Living with the knowledge that you have Alzheimer's or other type of dementia or caring for someone who does can be frightening, overwhelming and depressing. Alzheimer's been referred to as the "long goodbye" because people often slowly lose cognitive functions and the ability to recognize loved ones over an extended period.
The good news is that medical advancements have been able to slow the rate of cognitive decline in some people suffering from dementia. This means they can enjoy their family and friends for longer than they otherwise might be able to.
It also means that they can take steps to do some planning and codify their wishes for the time when they're no longer able to make decisions for themselves. As the head of one patient advocacy group says, "Most people diagnosed with dementia and Alzheimer's have a window of capacity where they can still make legal documents and consider their future."
It's crucial, for example, to put a health care directive in place. You can detail things like whether you want to try experimental treatments as the disease progresses, what life-saving or life-sustaining measures you want taken and what you'd like your end-of-life care to be. Do you want to remain in the hospital or be moved to hospice care or back home?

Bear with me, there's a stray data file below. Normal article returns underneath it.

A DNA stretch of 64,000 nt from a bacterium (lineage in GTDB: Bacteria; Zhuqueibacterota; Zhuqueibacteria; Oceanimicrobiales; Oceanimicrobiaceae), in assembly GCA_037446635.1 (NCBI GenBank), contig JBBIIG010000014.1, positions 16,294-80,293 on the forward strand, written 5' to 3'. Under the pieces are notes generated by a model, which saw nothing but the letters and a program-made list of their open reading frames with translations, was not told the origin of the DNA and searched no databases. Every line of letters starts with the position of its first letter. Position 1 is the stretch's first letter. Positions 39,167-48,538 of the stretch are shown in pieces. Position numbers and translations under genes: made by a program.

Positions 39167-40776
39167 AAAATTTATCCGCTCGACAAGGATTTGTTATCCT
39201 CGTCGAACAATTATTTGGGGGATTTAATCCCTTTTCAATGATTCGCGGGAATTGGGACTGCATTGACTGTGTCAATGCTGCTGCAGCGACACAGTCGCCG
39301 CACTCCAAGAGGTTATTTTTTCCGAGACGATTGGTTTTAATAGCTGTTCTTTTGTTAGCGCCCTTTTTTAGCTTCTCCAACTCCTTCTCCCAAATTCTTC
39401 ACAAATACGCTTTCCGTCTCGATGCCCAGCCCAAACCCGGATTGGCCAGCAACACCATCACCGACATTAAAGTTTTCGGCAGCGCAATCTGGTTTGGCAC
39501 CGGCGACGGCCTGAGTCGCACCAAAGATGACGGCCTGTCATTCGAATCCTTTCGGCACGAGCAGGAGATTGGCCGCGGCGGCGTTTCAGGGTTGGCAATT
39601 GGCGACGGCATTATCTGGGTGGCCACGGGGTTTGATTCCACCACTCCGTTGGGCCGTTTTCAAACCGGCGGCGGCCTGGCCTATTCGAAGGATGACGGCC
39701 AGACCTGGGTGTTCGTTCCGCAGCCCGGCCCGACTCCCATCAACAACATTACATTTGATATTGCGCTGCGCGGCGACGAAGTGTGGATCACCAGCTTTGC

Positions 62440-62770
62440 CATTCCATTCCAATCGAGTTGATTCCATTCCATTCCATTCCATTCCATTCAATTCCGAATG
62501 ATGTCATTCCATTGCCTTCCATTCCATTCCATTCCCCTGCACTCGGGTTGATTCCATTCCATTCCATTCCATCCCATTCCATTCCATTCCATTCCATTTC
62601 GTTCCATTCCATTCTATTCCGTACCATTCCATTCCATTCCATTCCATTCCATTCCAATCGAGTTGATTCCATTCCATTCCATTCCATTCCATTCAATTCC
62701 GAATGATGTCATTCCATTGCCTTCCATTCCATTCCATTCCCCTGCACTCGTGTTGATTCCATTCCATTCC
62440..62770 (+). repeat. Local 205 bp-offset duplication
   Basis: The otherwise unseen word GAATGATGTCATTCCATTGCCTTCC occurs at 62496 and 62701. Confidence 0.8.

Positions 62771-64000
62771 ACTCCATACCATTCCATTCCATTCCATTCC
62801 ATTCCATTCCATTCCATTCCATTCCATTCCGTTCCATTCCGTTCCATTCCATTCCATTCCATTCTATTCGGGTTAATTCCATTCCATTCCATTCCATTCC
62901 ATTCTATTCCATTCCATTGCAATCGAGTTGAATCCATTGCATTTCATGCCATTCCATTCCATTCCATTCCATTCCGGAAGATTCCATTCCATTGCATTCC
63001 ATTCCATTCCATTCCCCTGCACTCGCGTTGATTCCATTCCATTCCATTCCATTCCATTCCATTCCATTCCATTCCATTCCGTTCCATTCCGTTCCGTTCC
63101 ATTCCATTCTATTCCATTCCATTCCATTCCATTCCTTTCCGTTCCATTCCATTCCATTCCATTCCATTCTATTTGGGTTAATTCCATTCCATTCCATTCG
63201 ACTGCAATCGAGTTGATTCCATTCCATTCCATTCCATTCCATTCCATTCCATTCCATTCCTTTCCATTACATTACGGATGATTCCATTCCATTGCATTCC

You can designate whether you want professional caregivers as your disease progresses to ease the burden on your family. If so, you can set aside money to cover the costs.
You can also designate at what point you want the people you authorize as powers of attorney to take over responsibility for your finances and health care management. Obviously, you need to give these authorities to responsible, trustworthy people.
By taking these steps and detailing your wishes while you're still able to, you're helping prevent family battles over what they believe you would have wanted. This can ease what will no doubt be a painful time for them.
If you already have an estate plan in place, you may only need to make some minor additions and modifications to plan for the advancement of dementia. If you don't have an estate plan, now's the time to put one in place. An experienced Missouri estate planning attorney will help you develop a plan that best suits you and your family.